A lot of my sewing time recently has been dedicated to this project and I'm really pleased to say that I now have a finished quilt top.
I have mixed feelings about this quilt. As I said last week, I have loved putting it together. It's been a real workout for the brain cells, as some of the instructions are more than a little vague... and I've tried to find ways to avoid templates at all possible opportunities.
I've learned a lot. Most importantly: I love freezer paper! I've used it so much for this project: for all my applique, for foundation piecing any units that stray from squares, rectangles and half square triangles, and for creating those few templates I couldn't avoid (curves).
I've definitely improved my applique and freezer paper is the key. I create and cut out a template (without seam allowance) from the freezer paper, iron the shiny side to the wrong side of the fabric, then cut the fabric eye-balling a quarter-inch seam allowance. I then use sew-line glue and fold the seam allowance over to the dull side of the freezer paper. A bit more glue on the reverse of the shape holds it in place whilst I applique it. Once finished, I cut away the fabric behind the applique and gently remove the freezer paper.
I had success with clam-shells. I tried EPP clam-shells this time last year and it was ok to a point, and then the shapes started going a bit squiffy and going out of line, and that's when I stopped. I can't say I was 100% happy with that last attempt. So I searched for some tutorials. The first I found involved a cardboard template and turning the seam allowance using kitchen foil and an iron, then appliqueing the resulting clams onto a foundation fabric. It was incredibly unsuccessful... I couldn't get the curves smooth and I couldn't get the positioning of the clams correct relative to each other. Lucky for me, Instagram came to the rescue. I posted my less-than-satisfactory attempt and Sharon @Lillabellelane suggested checking out a video tutorial by Sue Daley. It was eye-opening. I tried it the very next morning and it went so well that I am almost tempted to attempt a full clam-shell quilt! I would highly recommend checking it out if you are considering clam-shells!
The part of the quilt I most enjoyed, and was the most challenging was the fifth section - top left: green background and a variety of arcs: that New York Beauty style arc was perhaps the biggest test of the lot: avoiding using templates, I carefully traced the templates onto freezer paper, butting up against each other to create the full arc and a foundation piecing template - I carefully trimmed the top of each of the three arcs right up against the finished line. I pieced it in the standard way of freezer paper foundation piecing, which I love, then left the paper in place and used the same template as an applique template, trimming the piecing, then turning the seam allowance over and gluing to the reverse of the freezer paper. I figured this was a more forgiving method than trying the machine piece the curves.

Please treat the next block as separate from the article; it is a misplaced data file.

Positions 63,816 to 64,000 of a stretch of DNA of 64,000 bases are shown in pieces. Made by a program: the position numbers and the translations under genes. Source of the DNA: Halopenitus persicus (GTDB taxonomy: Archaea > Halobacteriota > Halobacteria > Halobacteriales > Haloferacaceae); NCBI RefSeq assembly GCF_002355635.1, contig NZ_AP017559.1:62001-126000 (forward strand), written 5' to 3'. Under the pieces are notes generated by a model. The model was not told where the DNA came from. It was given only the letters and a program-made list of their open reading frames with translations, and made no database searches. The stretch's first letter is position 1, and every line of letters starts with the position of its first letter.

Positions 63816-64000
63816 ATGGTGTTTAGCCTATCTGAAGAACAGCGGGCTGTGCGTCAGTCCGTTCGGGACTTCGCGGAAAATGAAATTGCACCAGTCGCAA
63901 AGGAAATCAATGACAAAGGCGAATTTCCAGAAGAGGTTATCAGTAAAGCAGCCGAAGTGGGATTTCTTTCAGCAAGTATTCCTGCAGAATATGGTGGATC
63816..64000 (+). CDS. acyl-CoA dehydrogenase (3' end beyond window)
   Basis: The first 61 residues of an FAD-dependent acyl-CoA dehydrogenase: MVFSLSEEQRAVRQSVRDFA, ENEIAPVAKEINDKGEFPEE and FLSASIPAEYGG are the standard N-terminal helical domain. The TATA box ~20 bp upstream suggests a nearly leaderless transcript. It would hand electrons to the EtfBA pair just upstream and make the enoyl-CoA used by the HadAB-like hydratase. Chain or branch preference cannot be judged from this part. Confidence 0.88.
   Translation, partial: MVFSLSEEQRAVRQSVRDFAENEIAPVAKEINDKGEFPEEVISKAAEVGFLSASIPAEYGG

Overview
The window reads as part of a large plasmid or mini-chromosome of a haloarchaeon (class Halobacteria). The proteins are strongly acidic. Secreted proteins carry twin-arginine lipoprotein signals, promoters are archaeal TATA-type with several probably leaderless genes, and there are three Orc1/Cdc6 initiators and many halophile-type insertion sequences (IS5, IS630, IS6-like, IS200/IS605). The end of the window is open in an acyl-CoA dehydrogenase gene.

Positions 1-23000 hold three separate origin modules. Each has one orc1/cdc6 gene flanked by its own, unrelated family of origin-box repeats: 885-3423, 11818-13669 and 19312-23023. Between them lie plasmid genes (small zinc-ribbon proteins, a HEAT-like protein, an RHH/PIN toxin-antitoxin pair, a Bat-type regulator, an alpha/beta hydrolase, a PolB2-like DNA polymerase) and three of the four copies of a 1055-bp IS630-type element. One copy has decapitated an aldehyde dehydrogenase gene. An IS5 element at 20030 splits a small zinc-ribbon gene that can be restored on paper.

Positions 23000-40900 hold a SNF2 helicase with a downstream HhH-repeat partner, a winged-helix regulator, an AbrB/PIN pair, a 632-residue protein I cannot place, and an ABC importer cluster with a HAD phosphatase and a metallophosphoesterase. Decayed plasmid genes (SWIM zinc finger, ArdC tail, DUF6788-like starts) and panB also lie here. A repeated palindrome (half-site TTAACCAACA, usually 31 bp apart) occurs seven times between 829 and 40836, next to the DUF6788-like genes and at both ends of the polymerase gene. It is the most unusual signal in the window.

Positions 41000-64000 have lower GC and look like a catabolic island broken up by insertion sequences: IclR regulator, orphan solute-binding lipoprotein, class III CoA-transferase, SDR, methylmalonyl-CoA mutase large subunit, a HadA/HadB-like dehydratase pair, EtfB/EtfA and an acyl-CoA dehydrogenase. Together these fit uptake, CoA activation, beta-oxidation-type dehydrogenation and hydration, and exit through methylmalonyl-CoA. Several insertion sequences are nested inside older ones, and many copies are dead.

One final learning: hind-sight is a wonderful thing, and I wish I'd done this as I went along: there are a lot of seams in this quilt. I've kept each of the six sections separate until today when I finally stitched them together, and what I've found is that in a few areas the seams have started to come apart at the edges. In order to prevent this, stitch a single stitched line all round the edge of each section, about eighth of an inch from the edge. This helps keep the seams together whilst waiting to be pieced, and the stitches disappear into the seam allowance. I have taken this step on the finished quilt top...
The original pattern included some embroidery: the Eiffel Tower, Leaning Tower of Pisa and Sydney Opera House floating in the sky. It seemed a little odd to me (the floating in the sky part) and these particular places have no meaning to me. So I left it out. Instead I did a couple of bits of embroidery in chaotic part of the quilt: there's a cat in one of the windows, and I embroidered out family name rather than find a fussy-cuttable fabric in section 2.
So whilst I've enjoyed creating this quilt top, I'm not sure I like it. Last week, I really didn't like it. I said as much. It's about the chaos of the colours - scrappy. Turns out I don't like disordered scrappy. Give me a rainbow any day. But in rainbow order! It's an important learning. This week, with the top all together and the final two sections added, I find that I like it a bit more. Maybe once it's quilted, I'll like it enough to actually hang it on the wall when I finish it!
Of course a quilt top is only half the story and you definitely haven't seen the end of this project yet: let the hand-quilting begin!